RHA - Road Haulage Association Ltd.

05/08/2024 | Press release | Distributed by Public on 05/09/2024 07:27

Inconsistent police restrictions on abnormal loads movements costs the economy an estimated £584 million per year

Inconsistent police restrictions on abnormal loads movements costs the economy an estimated £584 million per year

08 May 2024 Posted By Paul Mummery

A group of trade bodies, stakeholders and operators have released an impact assessment of inconsistent police enforcement of abnormal loads movements.

The Abnormal Loads Group - spearheaded by the RHA and including - Heavy Transport Association, British Holiday & Home Parks Association, National Caravan Council and Parkdean Resorts, commissioned independent research after hauliers reported overly restrictive and varying police enforcement across a number of forces.

The Centre for Economic and Business Research (CEBR) report articulates impacts on the industry, related sectors and the wider economy - and sets our recommendations to minimise them.

These inconsistencies are having a severe knock-on impact on haulage businesses, and by extension the caravan, agricultural and construction industries they support along with any industry moving abnormal loads by increasing both the costs and bureaucracy involved.

The report outlines the following major costs to the industry:

Increased financial costs of notifications and staff time

The intensified requirements for notifications to the authorities of forthcoming movements means an increased administrative burden on both road haulage firms as well as the authorities that process notifications. This is in the form of both time costs - as it takes more time to undertake these administrative tasks to process the notifications. An appraisal of costs over a 10-year period is £14 million and financial cost amounts to £48 million.

Carbon Dioxide Emissions Impacts

The enhanced application of regulations leads to drivers of abnormal loads to avoid driving through the affected regions. As a result of these extended journeys, there will be additional associated carbon dioxide emissions. These emissions are valued using the UK Government's cost of carbon. Over a 10-year period, these impacts are a-appraised at being up to £420 million.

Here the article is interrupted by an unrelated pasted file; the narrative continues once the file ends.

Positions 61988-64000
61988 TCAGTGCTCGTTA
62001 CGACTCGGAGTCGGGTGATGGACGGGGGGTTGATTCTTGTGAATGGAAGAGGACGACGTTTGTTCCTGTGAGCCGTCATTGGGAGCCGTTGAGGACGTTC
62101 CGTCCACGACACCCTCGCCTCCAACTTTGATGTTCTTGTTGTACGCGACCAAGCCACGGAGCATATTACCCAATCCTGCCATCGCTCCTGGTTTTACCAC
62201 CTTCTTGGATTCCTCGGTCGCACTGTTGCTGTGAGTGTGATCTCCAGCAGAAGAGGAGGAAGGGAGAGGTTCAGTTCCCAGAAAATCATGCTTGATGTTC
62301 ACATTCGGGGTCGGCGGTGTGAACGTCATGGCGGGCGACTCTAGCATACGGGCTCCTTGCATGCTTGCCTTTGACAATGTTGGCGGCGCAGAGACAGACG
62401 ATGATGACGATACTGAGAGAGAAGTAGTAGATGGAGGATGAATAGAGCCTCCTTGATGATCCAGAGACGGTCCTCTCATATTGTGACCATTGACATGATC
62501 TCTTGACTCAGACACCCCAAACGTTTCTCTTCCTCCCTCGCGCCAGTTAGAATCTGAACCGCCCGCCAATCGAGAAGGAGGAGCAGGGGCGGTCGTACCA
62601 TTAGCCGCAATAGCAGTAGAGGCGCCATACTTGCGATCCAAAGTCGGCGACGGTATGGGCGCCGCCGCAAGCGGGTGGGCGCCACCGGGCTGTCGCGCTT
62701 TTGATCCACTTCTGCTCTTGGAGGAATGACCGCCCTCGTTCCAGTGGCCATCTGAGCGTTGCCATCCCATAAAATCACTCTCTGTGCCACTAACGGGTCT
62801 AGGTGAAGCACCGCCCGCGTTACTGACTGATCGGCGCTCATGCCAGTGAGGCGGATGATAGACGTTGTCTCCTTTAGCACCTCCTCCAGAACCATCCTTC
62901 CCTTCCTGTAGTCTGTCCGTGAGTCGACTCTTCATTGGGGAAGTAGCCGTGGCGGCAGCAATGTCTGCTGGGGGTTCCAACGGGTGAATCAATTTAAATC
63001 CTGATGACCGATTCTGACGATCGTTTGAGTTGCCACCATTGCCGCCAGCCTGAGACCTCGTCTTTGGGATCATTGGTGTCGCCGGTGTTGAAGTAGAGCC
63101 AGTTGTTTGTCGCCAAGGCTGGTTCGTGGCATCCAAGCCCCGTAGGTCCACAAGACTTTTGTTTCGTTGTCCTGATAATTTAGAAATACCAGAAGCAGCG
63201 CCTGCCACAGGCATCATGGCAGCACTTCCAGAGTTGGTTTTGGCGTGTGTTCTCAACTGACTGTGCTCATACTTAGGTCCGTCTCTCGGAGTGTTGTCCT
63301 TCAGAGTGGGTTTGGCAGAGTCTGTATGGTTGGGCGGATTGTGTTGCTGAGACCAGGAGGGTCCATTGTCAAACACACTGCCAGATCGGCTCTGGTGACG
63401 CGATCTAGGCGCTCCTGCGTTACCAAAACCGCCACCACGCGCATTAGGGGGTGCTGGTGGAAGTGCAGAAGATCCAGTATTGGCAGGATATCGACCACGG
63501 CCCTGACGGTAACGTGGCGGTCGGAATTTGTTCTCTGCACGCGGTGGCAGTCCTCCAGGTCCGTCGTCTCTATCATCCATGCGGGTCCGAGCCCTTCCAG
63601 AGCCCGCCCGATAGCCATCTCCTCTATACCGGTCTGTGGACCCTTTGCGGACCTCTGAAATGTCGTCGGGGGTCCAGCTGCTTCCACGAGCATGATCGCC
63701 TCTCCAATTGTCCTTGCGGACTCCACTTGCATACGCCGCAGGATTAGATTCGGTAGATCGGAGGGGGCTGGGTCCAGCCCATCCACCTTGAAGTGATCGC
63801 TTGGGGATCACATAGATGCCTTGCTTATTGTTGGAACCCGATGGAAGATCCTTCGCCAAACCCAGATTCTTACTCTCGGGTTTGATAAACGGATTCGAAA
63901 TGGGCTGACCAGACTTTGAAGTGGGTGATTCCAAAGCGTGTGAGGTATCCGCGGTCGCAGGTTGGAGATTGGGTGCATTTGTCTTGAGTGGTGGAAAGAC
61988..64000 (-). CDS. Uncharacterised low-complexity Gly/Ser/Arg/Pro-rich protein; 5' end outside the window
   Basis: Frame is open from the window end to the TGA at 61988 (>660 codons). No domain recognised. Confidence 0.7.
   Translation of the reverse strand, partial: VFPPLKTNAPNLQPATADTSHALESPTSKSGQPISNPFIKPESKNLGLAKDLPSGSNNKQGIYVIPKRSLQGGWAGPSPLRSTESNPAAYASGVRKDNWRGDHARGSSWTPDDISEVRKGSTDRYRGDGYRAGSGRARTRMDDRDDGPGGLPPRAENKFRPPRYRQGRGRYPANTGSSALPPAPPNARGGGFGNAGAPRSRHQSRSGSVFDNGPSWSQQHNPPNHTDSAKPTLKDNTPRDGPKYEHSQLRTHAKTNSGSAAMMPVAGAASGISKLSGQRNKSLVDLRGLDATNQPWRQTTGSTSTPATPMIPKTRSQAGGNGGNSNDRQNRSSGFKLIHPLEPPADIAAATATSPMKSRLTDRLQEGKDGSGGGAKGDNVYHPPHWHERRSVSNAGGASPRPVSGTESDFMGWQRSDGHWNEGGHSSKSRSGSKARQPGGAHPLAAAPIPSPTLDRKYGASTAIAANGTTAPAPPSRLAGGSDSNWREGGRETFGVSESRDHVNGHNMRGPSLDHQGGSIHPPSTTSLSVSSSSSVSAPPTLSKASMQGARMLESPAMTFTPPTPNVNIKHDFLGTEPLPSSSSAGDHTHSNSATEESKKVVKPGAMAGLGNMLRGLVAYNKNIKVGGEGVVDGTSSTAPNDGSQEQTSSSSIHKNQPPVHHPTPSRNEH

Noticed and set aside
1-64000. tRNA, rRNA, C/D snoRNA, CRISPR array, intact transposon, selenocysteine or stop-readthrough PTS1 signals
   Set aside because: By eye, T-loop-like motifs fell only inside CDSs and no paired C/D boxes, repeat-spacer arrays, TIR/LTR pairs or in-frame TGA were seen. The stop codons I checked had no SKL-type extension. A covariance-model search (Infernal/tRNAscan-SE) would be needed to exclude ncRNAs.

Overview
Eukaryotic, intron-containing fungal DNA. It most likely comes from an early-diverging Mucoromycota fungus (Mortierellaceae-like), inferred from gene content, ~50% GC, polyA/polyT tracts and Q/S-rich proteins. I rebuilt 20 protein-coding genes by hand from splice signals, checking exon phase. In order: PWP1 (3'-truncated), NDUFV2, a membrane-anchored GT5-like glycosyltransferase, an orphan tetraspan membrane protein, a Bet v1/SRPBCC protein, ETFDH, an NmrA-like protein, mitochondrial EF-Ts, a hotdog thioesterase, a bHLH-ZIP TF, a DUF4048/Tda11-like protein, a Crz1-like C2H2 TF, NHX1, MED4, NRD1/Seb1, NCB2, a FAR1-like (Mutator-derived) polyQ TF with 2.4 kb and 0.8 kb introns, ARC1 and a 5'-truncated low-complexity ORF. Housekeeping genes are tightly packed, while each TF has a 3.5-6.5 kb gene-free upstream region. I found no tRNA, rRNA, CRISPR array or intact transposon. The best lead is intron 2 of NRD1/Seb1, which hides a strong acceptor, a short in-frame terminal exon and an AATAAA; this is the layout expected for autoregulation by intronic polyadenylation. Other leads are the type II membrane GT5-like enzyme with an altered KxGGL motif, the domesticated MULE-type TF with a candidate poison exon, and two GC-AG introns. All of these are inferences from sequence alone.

Reduced haulage activity and wider impact on industry

Heightened regulatory demands have led to reduced economic activity for the road haulage sector. The impact of this reduced economic output is estimated to be up to £171 million per annum. When looking at the appraisal of costs over a 10-year period this equates to £1.5 billion.

Finally, delays in the transport of loads pose significant financial implications for industries reliant on timely deliveries including tourism, housing, manufacturing, and construction. The direct impacts on other industries include delayed project deliveries, as hauliers are restricted in moving vital loads. The economic strain is substantial, with estimated annual impacts of up to £1.2 billion over a 10-year period. There are also increased costs to be passed on in terms of the road haulage fees that the wider industry pays as journey lengths are increased. This impact amounts to £2.4 billion over a 10-year period.

The total costs in terms of economic output, measured as GVA, stands at up to £584 million per annum, underscoring the substantial economic consequences associated with heightened driver downtime.

Key recommendations for police forces:

· Set Clear Guidelines: The National Police Chiefs' Council (NPCC) should establish clear and standardised APCO guidelines for Chief Constables regarding abnormal load and Special Types of General Order (STGO) movements. These guidelines should outline the proper procedures, notification requirements, escorting and enforcement actions, providing a consistent framework for law enforcement agencies nationwide.

· Strive for consistency. Police forces should strive for consistency with their neighboring forces where possible particularly in relation to peak hours.

· Provide Training: Adequate training should be provided to police officers responsible for enforcing abnormal load regulations via the College of Policing. Given the complexity of these regulations, officers need comprehensive training to understand the nuances of abnormal load movements. Additionally, efforts should be made to raise awareness among operators about these regulations through educational campaigns and outreach programs.

· Establish a Proactive Feedback Mechanism: Establish a mechanism for hauliers and operators to provide ongoing feedback on the impact of abnormal load restrictions and enforcement practices. This feedback should be used to continuously refine and improve the regulations, ensuring they strike the right balance between safety and practicality.


Notes for Editors:

CEBR Report - The costs of increased police enforcement of Abnormal Loads regulations.

Media enquiries to Paul Mummery, RHA Head of News & Media: [email protected]or 07734 605 560.